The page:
Scotland has shown international leadership with its Climate Justice Fund and by recognising the country’s responsibility towards climate-vulnerable communities.
The fund got a boost yesterday at the Scottish Government’s International Climate Justice Conference when First Minister Alex Salmond announced a new pledge of £3 million. This follows a previous allocation of £3 million that helps communities in Malawi and Zambia adapt to climate change through projects in the water sector.
The challenges now are for Scotland to both demonstrate that the fund truly meets its goals, and to use it to attract further resources from the private sector and other sources. This is important as it could enable Scotland to show other nations – and the designers of the Green Climate Fund under the UN Framework Convention for Climate Change - how to dramatically increase climate finance availability and ensure that investments deliver climate justice.
The ministers of the Scottish Government at the meeting stressed their commitment to climate justice as a national and international policy priority. They are proud of Scotland’s ambitious climate legislation, which commits the country to reduce greenhouse gas emissions to 42 percent below 1990 levels by 2020, and 80 percent below by 2050. Legislation is in place. The monitoring of emissions from different sectors will attest to how well the country reduces them.
Meanwhile, the projects the Scottish fund has supported so far must be assessed to see whether they overcome the adaptation deficit, and how well they meet climate justice criteria. To do this the projects must recognise the needs of the climate-vulnerable poor, ensure vulnerable groups participate in decision making on climate mitigation and adaptation, and distribute finance and other benefits equitably.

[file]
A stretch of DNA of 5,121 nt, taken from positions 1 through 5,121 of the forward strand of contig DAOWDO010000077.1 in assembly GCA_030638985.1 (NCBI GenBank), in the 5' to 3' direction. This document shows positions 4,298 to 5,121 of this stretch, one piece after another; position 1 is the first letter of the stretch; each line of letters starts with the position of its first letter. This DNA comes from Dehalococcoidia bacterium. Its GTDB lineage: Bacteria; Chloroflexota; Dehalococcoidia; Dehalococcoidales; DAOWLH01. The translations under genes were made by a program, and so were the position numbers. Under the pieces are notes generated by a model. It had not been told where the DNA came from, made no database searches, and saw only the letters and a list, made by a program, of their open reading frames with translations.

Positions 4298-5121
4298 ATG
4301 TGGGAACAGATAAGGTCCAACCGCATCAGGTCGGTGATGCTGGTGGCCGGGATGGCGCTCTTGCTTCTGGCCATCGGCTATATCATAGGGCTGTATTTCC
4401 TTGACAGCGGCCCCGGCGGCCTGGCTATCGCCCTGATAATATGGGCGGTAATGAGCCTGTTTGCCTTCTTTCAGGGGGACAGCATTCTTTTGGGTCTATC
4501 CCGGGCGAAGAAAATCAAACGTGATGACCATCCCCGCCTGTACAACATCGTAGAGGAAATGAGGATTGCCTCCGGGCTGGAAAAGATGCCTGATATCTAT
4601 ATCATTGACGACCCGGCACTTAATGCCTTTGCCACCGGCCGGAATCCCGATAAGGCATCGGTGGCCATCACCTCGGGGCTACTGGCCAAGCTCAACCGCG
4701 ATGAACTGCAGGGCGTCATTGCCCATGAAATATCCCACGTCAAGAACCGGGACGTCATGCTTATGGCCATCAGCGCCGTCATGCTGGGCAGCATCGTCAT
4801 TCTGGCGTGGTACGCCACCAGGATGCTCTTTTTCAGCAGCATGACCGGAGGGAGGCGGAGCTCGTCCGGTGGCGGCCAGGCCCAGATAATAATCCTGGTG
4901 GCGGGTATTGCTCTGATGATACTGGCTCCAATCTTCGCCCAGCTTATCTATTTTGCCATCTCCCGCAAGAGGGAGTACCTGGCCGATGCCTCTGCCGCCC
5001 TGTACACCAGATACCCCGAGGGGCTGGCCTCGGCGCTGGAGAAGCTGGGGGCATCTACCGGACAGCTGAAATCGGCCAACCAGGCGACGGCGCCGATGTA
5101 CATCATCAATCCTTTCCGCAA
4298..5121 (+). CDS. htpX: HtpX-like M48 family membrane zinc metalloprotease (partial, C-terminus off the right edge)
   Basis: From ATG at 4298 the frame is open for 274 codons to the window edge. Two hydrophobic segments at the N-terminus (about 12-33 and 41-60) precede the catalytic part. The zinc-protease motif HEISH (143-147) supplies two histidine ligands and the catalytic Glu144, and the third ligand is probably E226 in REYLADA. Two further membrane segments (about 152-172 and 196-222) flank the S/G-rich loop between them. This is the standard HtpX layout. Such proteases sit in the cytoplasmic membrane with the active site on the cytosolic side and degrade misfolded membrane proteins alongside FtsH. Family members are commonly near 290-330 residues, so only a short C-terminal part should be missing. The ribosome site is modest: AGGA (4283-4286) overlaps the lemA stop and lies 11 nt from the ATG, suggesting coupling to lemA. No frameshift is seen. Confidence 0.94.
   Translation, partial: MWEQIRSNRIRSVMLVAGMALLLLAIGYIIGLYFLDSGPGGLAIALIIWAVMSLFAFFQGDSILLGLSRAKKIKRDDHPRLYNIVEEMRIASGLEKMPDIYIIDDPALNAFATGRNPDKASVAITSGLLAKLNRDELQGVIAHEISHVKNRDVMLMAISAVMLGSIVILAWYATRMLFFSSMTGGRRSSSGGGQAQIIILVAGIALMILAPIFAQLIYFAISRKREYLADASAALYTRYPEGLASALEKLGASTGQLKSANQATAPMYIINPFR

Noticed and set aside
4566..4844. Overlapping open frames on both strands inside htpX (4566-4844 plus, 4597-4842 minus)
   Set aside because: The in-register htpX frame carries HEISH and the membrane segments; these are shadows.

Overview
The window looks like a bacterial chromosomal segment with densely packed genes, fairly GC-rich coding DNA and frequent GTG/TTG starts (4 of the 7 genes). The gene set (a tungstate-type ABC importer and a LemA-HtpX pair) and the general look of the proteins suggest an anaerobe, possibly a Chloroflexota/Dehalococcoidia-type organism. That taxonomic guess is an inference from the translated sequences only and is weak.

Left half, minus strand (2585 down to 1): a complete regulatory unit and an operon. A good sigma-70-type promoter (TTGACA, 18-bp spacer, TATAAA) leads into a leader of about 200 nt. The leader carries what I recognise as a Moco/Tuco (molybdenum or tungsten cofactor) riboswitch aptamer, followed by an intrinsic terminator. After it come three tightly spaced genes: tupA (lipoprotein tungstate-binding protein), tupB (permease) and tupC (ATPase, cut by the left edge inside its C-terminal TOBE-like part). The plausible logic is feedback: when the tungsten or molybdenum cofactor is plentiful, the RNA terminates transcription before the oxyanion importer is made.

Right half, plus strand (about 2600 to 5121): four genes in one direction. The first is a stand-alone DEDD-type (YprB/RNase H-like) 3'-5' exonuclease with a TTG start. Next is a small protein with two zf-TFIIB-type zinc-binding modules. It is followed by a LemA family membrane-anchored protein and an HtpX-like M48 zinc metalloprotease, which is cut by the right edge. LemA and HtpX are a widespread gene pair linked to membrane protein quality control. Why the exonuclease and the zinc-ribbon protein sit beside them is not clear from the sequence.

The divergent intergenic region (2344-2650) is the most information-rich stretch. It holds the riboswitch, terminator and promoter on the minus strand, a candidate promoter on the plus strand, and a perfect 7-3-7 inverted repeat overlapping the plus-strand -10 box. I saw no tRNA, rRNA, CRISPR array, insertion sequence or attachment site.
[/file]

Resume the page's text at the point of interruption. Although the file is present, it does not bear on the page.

Delegates at the conference were in broad agreement with these imperatives. Now with an additional £3m in the Climate Justice Fund, Scotland can adopt a more ambitious and innovative approach, which I outline in a policy brief I prepared for the conference.
As Alex Salmond himself recognises, the £6 million fund is “a drop in the ocean” compared to the finance the least developed countries need to adapt to the impacts of climate change. This is where the private sector can get involved.
BOOSTING PRIVATE CONTRIBUTIONS
Globally, private sector investments have made huge contributions to mitigating greenhouse gas emissions, but are largely failing to address the costs imposed on developing countries of adapting to climate change and achieving resilience.
For this to change, the private sector will need scalable mechanisms with low transaction costs. Developments in Scotland’s Climate Justice Fund — proposed in this paper — could enable private sector contributions and ensure they have significant outcomes.
This could include finance (loans, risk share, grants, etc.) from institutions such a pension funds as well as technology, training and international collaboration from businesses. Scotland’s thriving renewable energy sector and expertise in the water sector are among the obvious contenders to participate.
Conference delegates from the private sector acknowledged that they have to learn about climate change and realise their responsibilities in contributing to climate justice. They said they want governments to set ambitious targets for reducing emissions and to create enabling policy frameworks and investments in business models that can contribute to climate justice.
There is much work to do before climate justice can develop from a philanthropic concept into a practical and pragmatic framework that actors from all sectors can rally around and contribute to.
The fact that Scotland is addressing climate justice in a way that streamlines approaches to international development and climate change resonates well with what the UN High-Level Panel on the post-2015 development agenda recommends. It is up to Scotland now to show how well it achieves this.
Simon Anderson is the head of the climate change group at the International Institute for Environment and Development.